Page 2 of 5
When should you outsource?
Outsourcing is a business decision about the relative benefits of outsourcing versus in-house. It's not a black-and-white issue, but exists in that wonderful grey land of "It depends." Whatever the case, you should never outsource anything you do not fully understand, particularly when it is a significant part of your expenses. If you do, you will never understand how to manage the outsource relationship. Outsourcing is not a replacement for intelligence. You are the scientist, the creator, the lab genius. Outsourcing is the staff you have to do your research, and it's funded by the research itself. If you are in charge of SEM without truly understanding it, then you better hire someone with a visceral knowledge and you better be able to understand and learn from them. They are not a replacement for you -- otherwise you're just outsourcing to someone internal rather than external.
The type of outsourcing you engage in also depends on what type of company you are.
Large clients who spend millions of dollars a month across multiple domains often completely outsource some verticals. In other cases they lease technology and occasionally use services a-la-carte. They are smart enough to know when it makes sense to outsource. Even their fully outsourced business units are sufficiently staffed to communicate heavily with the outsourced team. They take advantage of the synergies among media types, the benefits of landing page testing, and the general-offer testing that results in higher conversions.
Outsourcing is intrinsically tied to staffing. Case in point: A travel-related website was dramatically increasing its paid search spend to drive inquiries to its advertisers. They had very focused needs and had been testing a system that had the same spend, but were seeing nothing particularly special in results. They were habitual tinkerers and thought they could improve the paid/natural inquiries.
They were introduced to Marin Software, a do-it-yourself version where your in-house people use the platform. But Marin also brought relationships and expertise that smoothed the road into the usual search suspects.
Coincidently, the travel company experienced a cash flow problem and cut its budget pretty deeply for a while. As a necessity, the company started looking closer at the traffic it had and discovered that it could radically increase natural search functions with better optimization. As a result, they are spinning up the paid search campaign again, and with more attention to detail and talented technologists the company will get 100 percent of the traffic it needs for the model to work, at 25 percent of the cost. However, that comes at the expense of staffing internally.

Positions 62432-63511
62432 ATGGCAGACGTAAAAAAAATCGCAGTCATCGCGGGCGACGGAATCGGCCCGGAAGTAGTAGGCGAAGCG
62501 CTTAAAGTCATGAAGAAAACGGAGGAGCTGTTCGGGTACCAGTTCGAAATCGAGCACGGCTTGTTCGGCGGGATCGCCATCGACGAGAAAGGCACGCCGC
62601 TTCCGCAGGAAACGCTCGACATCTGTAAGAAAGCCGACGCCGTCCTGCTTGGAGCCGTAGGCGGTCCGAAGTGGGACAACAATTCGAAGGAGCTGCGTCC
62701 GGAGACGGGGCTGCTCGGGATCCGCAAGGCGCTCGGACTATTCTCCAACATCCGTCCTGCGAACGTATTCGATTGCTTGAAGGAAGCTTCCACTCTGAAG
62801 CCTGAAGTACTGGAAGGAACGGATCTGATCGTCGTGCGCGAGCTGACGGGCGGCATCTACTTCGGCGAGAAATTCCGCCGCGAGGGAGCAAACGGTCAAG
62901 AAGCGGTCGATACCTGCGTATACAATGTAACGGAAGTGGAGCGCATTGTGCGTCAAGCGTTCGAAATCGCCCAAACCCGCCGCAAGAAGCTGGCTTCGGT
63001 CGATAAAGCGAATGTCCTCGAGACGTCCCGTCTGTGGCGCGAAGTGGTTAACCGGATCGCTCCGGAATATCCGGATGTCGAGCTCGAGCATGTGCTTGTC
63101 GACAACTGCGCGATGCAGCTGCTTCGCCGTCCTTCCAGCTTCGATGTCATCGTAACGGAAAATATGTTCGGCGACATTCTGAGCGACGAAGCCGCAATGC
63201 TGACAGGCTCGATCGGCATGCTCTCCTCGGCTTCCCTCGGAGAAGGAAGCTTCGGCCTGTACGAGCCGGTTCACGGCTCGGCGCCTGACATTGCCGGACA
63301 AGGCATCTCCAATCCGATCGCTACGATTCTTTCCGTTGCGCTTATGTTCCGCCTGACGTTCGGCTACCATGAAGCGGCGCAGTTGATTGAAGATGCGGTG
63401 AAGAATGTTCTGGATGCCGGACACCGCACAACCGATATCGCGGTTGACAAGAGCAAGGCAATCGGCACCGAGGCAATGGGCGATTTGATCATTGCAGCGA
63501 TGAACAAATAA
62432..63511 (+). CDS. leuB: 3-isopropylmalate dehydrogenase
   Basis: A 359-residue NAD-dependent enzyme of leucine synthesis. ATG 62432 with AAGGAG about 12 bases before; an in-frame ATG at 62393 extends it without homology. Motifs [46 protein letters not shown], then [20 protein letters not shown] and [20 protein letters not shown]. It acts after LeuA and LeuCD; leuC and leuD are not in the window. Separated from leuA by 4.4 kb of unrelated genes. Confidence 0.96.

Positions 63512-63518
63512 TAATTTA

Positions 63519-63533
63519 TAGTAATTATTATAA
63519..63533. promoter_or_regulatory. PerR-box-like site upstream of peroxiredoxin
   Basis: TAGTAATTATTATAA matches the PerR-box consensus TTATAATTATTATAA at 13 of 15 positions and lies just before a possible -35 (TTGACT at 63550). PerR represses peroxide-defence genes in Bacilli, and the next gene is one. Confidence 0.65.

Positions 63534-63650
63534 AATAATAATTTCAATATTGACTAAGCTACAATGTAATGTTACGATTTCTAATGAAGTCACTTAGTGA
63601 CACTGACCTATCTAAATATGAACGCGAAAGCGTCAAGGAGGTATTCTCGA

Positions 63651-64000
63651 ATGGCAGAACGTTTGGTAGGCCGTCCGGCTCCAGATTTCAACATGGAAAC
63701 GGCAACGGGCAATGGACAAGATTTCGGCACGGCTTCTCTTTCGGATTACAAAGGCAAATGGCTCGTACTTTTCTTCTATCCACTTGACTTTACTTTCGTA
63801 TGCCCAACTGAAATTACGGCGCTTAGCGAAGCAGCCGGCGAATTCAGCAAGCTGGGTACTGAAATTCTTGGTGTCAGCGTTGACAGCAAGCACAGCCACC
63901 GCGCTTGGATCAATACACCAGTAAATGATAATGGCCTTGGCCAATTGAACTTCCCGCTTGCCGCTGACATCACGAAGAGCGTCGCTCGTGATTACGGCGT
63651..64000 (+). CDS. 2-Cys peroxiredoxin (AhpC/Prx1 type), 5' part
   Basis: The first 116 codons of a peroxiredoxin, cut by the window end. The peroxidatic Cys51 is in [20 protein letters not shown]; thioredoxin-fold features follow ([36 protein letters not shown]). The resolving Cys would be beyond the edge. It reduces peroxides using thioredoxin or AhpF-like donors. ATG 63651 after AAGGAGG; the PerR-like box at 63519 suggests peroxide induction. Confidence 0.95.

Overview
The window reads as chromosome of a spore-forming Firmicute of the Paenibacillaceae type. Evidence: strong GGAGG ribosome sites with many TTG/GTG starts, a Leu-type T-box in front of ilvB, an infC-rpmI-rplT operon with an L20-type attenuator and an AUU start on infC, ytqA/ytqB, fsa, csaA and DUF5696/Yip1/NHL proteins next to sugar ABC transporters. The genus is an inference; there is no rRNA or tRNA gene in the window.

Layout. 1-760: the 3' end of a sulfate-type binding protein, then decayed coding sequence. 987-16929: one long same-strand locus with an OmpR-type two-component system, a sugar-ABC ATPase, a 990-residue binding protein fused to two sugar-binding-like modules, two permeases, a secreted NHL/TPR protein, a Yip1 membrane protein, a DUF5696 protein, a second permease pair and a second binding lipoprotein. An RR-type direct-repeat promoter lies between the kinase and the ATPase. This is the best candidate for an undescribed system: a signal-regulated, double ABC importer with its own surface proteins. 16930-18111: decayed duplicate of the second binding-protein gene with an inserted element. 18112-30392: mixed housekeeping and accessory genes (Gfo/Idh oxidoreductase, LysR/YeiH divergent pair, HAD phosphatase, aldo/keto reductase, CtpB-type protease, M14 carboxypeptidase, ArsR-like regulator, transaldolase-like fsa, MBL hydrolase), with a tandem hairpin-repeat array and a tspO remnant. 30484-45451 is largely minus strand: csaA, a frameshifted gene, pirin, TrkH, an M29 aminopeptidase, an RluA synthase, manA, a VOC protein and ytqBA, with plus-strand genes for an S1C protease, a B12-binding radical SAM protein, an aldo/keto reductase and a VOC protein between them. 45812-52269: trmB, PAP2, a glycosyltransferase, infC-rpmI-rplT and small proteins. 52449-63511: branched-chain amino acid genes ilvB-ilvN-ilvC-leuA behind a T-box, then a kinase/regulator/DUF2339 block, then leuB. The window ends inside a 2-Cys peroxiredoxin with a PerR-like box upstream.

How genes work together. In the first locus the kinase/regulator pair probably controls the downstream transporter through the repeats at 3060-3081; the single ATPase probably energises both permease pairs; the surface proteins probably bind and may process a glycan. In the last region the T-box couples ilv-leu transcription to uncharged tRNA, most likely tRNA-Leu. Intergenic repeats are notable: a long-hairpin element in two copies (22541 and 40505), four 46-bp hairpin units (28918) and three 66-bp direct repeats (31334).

Importing technology into an enterprise and having the staff to utilize it is "in-sourcing." You get to control the technology more discretely and make more rapid changes, but at a cost -- internal employees. This is still infinitely better than trying to build a system from scratch.
To accurately predict your savings, your SEM cost should always calculate the additional internal resources to run that technology. Unfortunately, most companies view employee costs as a "soft cost" that is not calculated into this figure. When you outsource something critical, you may find that the 10 to 15 percent (approximate outsource fees) actually costs more than you ever thought. Before you outsource, hire a consultant to guide you in this effort. It will likely be the best money you ever spend.
Why don't you build your own system?
Companies that specialize in SEM spend money -- a lot of money -- on technology that they can distribute over a wide variety of clients. Unless you are an eBay or an Amazon, both of which have a slew of technologists with a fundamental understanding of online, it's a fools' errand.
Companies build so little of their other key software (ERP, CRM, accounting, ecommerce, etc.) and instead customize the data flow in and out of these applications. Why they think APIs into the search engines require that they build the whole campaign management suite is beyond me. Most likely you'll have what you need for one millisecond, and then your technology will slowly fade into techno-archaic land. Or worse, you create a system that requires so much ongoing upkeep and modification that detaching it from your internal process becomes next to impossible. I've yet to see an in-house technology solution that comes close to even the least effective, slowest, and least exciting competition.
Often it happens because someone runs a test with a limited number of keywords and generates a profit. The mistake they make is then scaling that test based on estimates of what they could make if they built their system internally.
I have watched countless agencies and clients go down the same road. Internal arrogance makes them say, "No one knows our business like us!" That statement is true, but often it turns into a land grabbing war. SEM is so profitable, with such minimal effort compared to other marketing programs, that the person handling SEM gets lionized. Even a highly trained monkey can make a select group of keywords profitable, but it's not about that. It's about scalability and going from a handful of keywords to thousands.